Genomic surveillance identifies global strain of emerging wheat disease fungus
A study published in the open-access journal PLOS Biology suggests that genomic surveillance could help manage emerging crop diseases and identify genetic traits for breeding disease-resistant crops. The study, conducted by researchers from University College London (UCL), UK, together with an international team of researchers from four continents and published on the 11th April, highlights the threat that pests and diseases pose to global wheat yields, which can be reduced by over 20 per cent.
One of the emerging diseases that poses a threat to wheat crops worldwide is wheat blast, a fungal disease that is now present in three continents. To better understand the disease its origins and its genetic makeup, researchers combined genome analyses and laboratory experiments, by which they determined the susceptibility of wheat varieties to the wheat blast fungus, and of wheat blast fungus to fungicides.
“Thanks to the prompt and public release of genomic data by the international scientific community through the OpenWheatBlast initiative, we were able to detect, track, and characterise the fungal lineage responsible for recent wheat blast outbreaks”, says Sergio Latorre, from the UCL Division of Biosciences, one of the lead authors of the new study.
Analysis of the recent emergence of wheat blast in Asia and Africa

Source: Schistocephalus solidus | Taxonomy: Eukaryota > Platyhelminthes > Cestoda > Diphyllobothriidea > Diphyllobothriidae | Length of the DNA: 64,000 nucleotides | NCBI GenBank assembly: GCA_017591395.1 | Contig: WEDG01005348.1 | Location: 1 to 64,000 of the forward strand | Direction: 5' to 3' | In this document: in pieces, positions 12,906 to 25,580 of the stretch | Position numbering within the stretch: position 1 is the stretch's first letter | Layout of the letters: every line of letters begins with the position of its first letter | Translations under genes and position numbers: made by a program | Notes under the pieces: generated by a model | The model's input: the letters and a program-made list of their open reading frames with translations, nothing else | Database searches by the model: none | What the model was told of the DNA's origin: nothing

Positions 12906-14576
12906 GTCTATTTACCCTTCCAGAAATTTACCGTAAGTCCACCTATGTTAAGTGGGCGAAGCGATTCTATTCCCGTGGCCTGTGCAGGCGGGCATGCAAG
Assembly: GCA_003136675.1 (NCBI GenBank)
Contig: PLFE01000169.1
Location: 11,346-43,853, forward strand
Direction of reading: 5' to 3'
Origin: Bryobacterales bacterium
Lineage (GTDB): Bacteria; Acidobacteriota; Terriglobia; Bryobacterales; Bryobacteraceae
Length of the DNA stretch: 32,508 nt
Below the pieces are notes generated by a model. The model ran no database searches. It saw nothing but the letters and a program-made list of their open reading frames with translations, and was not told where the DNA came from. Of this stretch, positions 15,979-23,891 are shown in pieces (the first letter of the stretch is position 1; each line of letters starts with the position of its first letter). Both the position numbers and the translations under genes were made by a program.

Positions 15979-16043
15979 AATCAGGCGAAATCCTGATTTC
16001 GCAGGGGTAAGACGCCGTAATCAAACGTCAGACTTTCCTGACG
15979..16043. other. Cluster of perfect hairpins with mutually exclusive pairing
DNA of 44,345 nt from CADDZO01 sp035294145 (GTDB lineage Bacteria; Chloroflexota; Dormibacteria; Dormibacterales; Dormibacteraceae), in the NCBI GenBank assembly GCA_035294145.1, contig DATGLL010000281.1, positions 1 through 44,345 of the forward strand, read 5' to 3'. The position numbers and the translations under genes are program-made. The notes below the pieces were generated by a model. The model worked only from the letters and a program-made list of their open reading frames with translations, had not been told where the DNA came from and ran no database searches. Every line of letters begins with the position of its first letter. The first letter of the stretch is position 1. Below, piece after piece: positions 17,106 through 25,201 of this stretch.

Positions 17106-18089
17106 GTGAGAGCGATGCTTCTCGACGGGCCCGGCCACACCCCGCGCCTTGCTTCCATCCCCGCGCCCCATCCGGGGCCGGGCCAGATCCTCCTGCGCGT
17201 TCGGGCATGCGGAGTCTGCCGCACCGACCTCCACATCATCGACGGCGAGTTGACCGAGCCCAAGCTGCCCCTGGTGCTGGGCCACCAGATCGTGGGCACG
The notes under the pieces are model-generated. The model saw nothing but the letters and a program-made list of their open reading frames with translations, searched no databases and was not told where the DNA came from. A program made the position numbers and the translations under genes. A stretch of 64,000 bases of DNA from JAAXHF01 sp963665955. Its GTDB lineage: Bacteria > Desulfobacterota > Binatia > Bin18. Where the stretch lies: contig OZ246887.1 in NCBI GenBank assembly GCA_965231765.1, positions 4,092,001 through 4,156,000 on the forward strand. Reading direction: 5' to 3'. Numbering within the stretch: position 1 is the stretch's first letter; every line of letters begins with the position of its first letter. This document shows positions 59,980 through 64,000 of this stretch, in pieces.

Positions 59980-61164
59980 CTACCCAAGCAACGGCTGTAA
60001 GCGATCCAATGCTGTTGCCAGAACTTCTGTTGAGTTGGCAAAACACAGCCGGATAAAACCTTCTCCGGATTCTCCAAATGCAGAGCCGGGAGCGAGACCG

The researchers discovered that the recent emergence of wheat blast in Asia and Africa was caused by a single clonal lineage of the fungus, with outbreaks in Zambia and Bangladesh originating independently. They also found that varieties of wheat carrying the Rmg8 gene were resistant to the fungal infection and that the fungus was sensitive to the fungicide strobilurin.
Co-author Hernán A. Burbano, from the UCL Division of Biosciences, explains that “the joint use of genomic surveillance and functional testing through laboratory experiments permit the establishment of genomics-informed integrated pest management practices and can guide plant breeders in the development of disease-resistant crops”.
While the research offers new tools to counteract emerging plant pathogens, the authors caution that a combined strategy that reduces reliance on chemical inputs and addresses the likelihood of crop diseases evolving resistance to pesticides and fungicides is needed.
According to the researchers, the emergence of more damaging variants of wheat blast is likely, which could increase the difficulty of managing the disease. Therefore, they stress the need for genomic surveillance on a global scale to track and monitor the wheat blast fungus and identify variants of concern as soon as they emerge.
Co-author Sophien Kamoun, from The Sainsbury Laboratory, explains that the study builds on the success of genomic surveillance in response to infectious disease outbreaks such as COVID-19. The researchers advocate for continued vigilance and genomics surveillance of wheat blast in Africa and Asia to identify Variants of Concern as soon as they emerge.